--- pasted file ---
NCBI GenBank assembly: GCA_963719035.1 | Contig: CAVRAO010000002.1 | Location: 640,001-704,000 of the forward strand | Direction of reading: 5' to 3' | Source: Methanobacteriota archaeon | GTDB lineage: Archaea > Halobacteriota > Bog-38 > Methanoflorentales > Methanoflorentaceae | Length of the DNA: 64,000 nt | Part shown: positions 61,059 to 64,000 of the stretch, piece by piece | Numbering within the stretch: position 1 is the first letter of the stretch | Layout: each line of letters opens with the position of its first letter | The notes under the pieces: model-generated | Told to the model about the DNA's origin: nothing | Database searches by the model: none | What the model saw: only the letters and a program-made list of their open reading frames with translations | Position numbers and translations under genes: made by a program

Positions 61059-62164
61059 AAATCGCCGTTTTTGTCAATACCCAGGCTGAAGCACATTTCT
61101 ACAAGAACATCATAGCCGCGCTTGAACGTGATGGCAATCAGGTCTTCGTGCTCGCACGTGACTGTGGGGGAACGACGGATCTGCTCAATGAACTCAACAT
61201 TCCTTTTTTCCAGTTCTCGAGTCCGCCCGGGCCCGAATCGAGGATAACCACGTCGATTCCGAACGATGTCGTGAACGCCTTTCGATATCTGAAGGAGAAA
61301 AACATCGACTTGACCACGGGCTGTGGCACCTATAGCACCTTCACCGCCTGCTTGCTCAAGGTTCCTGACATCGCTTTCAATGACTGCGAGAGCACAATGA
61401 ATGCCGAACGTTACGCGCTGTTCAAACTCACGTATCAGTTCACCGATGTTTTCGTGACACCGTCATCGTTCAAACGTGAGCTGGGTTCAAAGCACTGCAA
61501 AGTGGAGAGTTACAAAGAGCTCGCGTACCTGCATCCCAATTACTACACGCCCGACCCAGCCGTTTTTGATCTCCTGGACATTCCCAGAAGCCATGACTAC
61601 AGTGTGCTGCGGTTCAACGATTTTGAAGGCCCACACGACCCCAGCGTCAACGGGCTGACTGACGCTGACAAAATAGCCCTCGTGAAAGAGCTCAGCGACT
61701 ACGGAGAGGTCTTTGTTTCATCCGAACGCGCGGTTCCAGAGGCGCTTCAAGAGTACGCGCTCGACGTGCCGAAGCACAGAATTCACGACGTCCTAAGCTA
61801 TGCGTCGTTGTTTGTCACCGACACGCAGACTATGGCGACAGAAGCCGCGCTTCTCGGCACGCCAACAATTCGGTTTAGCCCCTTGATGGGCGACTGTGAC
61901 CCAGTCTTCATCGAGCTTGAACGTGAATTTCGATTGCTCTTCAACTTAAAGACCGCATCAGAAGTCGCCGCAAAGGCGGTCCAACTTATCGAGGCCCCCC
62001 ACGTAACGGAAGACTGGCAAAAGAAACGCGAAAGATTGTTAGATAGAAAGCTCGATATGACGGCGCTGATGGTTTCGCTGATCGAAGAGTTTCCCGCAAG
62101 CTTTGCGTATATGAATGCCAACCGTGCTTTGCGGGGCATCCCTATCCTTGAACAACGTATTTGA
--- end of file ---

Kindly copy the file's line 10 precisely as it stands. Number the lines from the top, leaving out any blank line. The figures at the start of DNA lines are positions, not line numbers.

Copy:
61701 ACGGAGAGGTCTTTGTTTCATCCGAACGCGCGGTTCCAGAGGCGCTTCAAGAGTACGCGCTCGACGTGCCGAAGCACAGAATTCACGACGTCCTAAGCTA